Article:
TMJ Guide

Grinding Teeth With Methylphenidate:

Grinding teeth – medically termed Bruxism, is a multifactorial condition that exhibits symptoms of teeth grinding and (or) teeth clenching either during sleep times at night or as a diurnal habit that is carried on both during nights as well as day times.


Grinding teeth with methylphenidate has been recently established as a possibility that involves the increased occurrence of teeth grinding in patients who are under treatment for Attention Deficit Hyperactivity disorder (ADHA) and using the drug methylphenidate.


The relation of teeth grinding and methylphenidate


Attention Deficit Hyperactivity disorder (ADHA) is a condition that is characterized by uncontrolled hyperactivity or impulsiveness and difficulty of focusing on anything. This syndrome is typically manifested in children and psycho stimulant drugs are used as treatment to deal with this condition. Amongst such drugs, the anti depressant methylphenidate is commonly used as the preferred medication.


Controlled studies done on ADHA subjects has brought to light the fact that on ADHA patients undergoing treatment with the use of medication involving the drug methylphenidate, the occurrence of teeth grinding has been seen to be markedly more than on subjects not using the medication. It has therefore been recognized that – pharmacologically treated ADHA subjects showed higher instances of occurrence of Bruxism symptoms compared to ADHA subjects not taking medicines; and within the ADHA group taking medications of methylphenidate the symptoms disappeared after discontinuation of the drug – as reported in the Journal of Child and Adolescent Psychopharmacology. October 2008, 18(5): 537-538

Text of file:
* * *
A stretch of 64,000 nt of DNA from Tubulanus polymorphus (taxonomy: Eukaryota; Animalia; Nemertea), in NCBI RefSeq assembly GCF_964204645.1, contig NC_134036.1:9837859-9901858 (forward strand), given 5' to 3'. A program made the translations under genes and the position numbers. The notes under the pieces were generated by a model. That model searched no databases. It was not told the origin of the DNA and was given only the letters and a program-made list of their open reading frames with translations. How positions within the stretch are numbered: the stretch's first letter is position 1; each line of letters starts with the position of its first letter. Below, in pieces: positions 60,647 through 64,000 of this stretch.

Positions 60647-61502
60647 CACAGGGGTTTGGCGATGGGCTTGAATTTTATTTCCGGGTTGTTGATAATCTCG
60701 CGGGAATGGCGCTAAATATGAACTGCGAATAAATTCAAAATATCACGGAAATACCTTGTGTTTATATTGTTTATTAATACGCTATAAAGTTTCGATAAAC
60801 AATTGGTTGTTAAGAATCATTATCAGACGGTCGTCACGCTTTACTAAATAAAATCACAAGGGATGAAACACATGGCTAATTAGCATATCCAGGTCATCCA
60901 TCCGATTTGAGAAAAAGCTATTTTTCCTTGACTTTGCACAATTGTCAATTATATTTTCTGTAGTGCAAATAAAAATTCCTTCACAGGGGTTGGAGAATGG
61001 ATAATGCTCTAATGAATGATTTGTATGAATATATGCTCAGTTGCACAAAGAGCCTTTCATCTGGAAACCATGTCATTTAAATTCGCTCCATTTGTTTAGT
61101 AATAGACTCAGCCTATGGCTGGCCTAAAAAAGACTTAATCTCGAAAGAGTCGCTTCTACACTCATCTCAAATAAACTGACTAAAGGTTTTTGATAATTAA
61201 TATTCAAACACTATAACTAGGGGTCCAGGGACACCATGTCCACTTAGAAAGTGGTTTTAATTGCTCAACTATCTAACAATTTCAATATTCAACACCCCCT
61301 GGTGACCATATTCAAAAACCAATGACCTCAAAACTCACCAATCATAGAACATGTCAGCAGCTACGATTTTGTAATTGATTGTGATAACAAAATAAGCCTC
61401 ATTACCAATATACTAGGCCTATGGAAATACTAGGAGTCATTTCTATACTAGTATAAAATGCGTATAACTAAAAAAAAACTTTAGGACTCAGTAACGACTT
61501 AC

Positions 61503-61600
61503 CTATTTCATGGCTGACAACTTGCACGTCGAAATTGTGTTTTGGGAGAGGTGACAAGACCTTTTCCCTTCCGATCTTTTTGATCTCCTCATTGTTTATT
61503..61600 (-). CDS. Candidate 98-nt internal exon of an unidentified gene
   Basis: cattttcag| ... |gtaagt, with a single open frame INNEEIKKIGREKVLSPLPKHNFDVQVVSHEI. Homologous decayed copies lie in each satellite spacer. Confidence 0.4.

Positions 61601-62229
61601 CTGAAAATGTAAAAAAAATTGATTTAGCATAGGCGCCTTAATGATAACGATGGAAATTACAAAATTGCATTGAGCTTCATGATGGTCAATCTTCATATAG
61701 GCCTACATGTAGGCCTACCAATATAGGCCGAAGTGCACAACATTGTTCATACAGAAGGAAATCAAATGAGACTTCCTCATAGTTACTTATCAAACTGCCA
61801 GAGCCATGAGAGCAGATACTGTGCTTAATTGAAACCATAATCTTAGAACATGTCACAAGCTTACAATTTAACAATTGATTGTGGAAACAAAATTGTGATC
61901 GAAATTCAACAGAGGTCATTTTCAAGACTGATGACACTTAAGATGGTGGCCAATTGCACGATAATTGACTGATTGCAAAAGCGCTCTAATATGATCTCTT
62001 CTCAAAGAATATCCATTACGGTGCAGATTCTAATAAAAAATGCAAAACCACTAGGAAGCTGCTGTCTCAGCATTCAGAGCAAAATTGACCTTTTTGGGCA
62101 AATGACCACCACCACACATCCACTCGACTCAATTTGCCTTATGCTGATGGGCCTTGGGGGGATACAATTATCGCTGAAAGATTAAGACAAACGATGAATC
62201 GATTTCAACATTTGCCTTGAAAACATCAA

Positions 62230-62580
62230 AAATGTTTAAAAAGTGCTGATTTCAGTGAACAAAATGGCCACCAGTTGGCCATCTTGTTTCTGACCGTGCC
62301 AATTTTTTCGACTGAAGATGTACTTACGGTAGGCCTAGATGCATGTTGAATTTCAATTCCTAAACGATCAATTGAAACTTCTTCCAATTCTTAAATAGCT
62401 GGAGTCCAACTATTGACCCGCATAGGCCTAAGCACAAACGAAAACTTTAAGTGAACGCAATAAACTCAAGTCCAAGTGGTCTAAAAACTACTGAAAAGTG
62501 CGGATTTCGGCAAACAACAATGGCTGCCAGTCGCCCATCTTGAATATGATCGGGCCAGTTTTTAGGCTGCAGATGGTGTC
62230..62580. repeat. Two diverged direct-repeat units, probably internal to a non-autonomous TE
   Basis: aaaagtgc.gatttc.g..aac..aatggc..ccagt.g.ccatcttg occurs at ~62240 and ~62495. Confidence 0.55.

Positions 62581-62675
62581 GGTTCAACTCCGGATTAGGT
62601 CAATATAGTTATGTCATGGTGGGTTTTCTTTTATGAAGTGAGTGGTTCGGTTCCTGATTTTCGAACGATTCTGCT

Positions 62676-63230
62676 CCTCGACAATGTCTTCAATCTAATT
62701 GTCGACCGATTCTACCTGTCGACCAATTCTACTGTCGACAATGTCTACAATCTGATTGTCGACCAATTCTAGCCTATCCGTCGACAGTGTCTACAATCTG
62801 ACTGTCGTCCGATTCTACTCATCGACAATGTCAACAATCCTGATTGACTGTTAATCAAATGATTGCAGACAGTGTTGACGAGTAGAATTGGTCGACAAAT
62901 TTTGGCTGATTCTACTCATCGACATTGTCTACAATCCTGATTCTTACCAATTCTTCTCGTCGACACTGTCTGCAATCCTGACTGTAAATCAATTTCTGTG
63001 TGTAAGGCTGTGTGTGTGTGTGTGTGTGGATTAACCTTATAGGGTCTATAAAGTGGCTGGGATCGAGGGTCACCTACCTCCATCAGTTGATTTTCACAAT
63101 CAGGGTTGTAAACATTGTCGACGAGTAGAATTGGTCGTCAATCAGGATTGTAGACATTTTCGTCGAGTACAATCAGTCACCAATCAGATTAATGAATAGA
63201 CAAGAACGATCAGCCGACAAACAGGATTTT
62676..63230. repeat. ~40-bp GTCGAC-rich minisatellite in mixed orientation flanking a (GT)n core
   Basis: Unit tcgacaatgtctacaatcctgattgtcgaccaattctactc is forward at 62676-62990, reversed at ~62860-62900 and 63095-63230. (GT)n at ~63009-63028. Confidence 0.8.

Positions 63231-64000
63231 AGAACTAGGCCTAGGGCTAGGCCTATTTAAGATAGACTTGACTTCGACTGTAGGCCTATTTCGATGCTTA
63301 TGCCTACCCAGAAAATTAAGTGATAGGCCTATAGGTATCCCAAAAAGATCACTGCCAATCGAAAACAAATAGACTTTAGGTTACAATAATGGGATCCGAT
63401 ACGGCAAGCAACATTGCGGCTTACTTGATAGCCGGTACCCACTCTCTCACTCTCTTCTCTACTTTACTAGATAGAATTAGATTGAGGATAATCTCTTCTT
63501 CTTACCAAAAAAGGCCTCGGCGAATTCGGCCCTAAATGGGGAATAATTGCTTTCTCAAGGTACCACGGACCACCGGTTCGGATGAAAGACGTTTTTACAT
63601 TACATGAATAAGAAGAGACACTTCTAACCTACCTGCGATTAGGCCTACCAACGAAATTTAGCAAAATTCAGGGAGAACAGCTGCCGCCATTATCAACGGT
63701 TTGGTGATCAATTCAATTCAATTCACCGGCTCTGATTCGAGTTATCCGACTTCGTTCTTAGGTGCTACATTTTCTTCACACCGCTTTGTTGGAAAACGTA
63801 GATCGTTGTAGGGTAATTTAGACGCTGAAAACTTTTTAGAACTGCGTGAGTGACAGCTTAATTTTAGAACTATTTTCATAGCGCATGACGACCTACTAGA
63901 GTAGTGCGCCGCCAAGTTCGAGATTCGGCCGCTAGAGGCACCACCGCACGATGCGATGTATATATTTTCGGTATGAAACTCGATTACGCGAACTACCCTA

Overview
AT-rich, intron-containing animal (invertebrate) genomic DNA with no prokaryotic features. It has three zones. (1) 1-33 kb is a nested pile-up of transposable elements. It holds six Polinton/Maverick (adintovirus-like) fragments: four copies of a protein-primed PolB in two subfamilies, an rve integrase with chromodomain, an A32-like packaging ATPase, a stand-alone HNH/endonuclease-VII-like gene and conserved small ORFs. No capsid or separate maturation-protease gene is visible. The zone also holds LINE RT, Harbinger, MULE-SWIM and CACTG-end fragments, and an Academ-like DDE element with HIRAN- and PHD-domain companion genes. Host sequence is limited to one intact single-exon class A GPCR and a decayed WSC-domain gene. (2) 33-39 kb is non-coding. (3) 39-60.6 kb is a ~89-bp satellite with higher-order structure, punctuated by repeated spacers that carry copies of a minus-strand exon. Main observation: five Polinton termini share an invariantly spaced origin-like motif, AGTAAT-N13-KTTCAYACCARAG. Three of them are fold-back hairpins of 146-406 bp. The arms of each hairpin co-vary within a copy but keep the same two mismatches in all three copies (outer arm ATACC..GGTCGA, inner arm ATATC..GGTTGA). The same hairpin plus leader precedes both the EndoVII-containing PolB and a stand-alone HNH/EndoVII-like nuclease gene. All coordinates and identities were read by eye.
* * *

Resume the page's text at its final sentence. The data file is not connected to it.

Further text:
Prevention of teeth grinding with methylphenidate


Prevention of the occurrence of or increase of teeth grinding activity with the use of the drug methylphenidate requires immediate cessation of the drug and consultations with a specialist to examine the condition as well as to determine an alternative course of action for treating the primary ADHA syndrome.


Secondly, there is a possibility that the drug methylphenidate has actually exaggerated an already existing condition of teeth grinding. In this case, an examination is called for in order to correctly identify the root causes of the teeth grinding habit.


The causes of teeth grinding can be many and unless the real causes are addressed in the right manner, the habit of teeth grinding can manifest into a chronic condition that can go on to cause severe damage to teeth and overall health.


Teeth grinding is best treated with a holistic approach that attends to the entire body’s fitness and uses natural ways of healing.


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